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The Album Wall [Es]: "Love Is Enough" [Crítica]

Review: Love is Enough by Lia Pamina




Why is love the topic that has dominated popular music for as long as there's been such a thing as popular music? Is it because love, more than any other emotion, makes us feel like singing? Or because love is something almost everyone has felt and can relate to?

Perhaps it's just because love is simply the richest possible seam of musical inspiration. A vast breadth of different emotions and experiences fall under love's general umbrella; Stephin Merritt managed to write 69 love songs, and no two of them cover the same feelings in quite the same way. That first giddy rush; getting devastatingly dumped; growing old together; getting irritated with your significant other and wondering why you got together in the first place; making love; losing your lover to someone else, or to the grave; using love as leverage to get a pair of pet zebras. Perhaps people are still writing love songs because there is a nigh-infinite number of love songs to write.

Lia Pamina is a singer-songwriter from Spain, and her first album Love is Enough delivers us a dozen lovely new love songs that sound like they fell through a wormhole from the 1960s. Pamina plays a variety of different roles over the course of this album, proving - as Stephin Merritt did before her - that love wears many masks and comes in all kinds of different flavours. In Sycamore Tree, she's an innocent young thing, leading her beau by the hand as they make their way to their favourite spot in the park; conversely, in Walking Away, she sounds jaded, singing of darkened halls, narrow streets, and jealous mind.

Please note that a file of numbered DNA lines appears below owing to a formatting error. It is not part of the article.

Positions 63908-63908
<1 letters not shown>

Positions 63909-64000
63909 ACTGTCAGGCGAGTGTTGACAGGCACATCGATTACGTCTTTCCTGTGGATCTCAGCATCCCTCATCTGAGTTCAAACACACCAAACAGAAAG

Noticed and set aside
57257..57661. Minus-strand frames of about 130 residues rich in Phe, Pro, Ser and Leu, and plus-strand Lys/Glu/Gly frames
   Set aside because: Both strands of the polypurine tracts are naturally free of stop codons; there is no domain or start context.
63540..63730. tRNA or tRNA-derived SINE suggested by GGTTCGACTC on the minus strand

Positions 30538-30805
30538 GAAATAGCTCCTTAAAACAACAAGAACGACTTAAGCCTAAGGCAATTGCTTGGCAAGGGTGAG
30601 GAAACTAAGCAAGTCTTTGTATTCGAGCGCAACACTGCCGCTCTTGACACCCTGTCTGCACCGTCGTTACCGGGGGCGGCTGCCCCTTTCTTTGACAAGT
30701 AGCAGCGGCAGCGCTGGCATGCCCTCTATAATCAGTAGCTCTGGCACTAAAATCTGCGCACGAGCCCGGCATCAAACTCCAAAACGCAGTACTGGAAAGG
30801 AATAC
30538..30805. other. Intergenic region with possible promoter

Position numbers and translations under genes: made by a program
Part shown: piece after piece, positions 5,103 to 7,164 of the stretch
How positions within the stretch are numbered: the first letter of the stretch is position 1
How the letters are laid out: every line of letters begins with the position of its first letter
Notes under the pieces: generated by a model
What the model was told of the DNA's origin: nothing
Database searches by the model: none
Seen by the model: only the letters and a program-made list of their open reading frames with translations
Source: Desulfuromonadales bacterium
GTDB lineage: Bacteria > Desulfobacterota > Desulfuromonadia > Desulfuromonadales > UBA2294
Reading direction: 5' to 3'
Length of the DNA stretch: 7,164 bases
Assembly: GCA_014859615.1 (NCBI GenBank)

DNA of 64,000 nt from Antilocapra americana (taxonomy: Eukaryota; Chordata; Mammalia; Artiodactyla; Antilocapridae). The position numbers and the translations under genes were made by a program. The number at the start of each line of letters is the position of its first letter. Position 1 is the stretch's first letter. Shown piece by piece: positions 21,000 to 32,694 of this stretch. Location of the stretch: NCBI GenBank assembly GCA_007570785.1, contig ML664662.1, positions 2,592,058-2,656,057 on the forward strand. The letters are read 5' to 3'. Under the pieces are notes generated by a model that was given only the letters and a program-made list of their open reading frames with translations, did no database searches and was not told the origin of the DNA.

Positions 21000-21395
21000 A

Opener Better Off Without You and penultimate track Talking to Myself are both break-up songs, broadly speaking. But the former is almost celebratory, with Pamina sounding like her Elefant labelmates The School as she jubilantly pulls the plug on a relationship that's past its peak, while the latter - my personal highlight, along withThe Boy I Used to Know - is far more melancholy.


There's a good deal of both joy and sadness on Love is Enough, but whether Pamina is falling in love (Party in the Night), giving up on love entirely (Love), or smugly watching another woman fail to turn her man's head (Keep On Dancing), her sweet songs and the lush, expansive arrangements never cease to delight. More than that, though, this album offers a great answer to the question that asked at the beginning of this review. Why is love the topic that everyone writes songs about? Because love can mean practically anything. Because love covers zillions and zillions of different, unique experiences and feelings.

Because love is enough.










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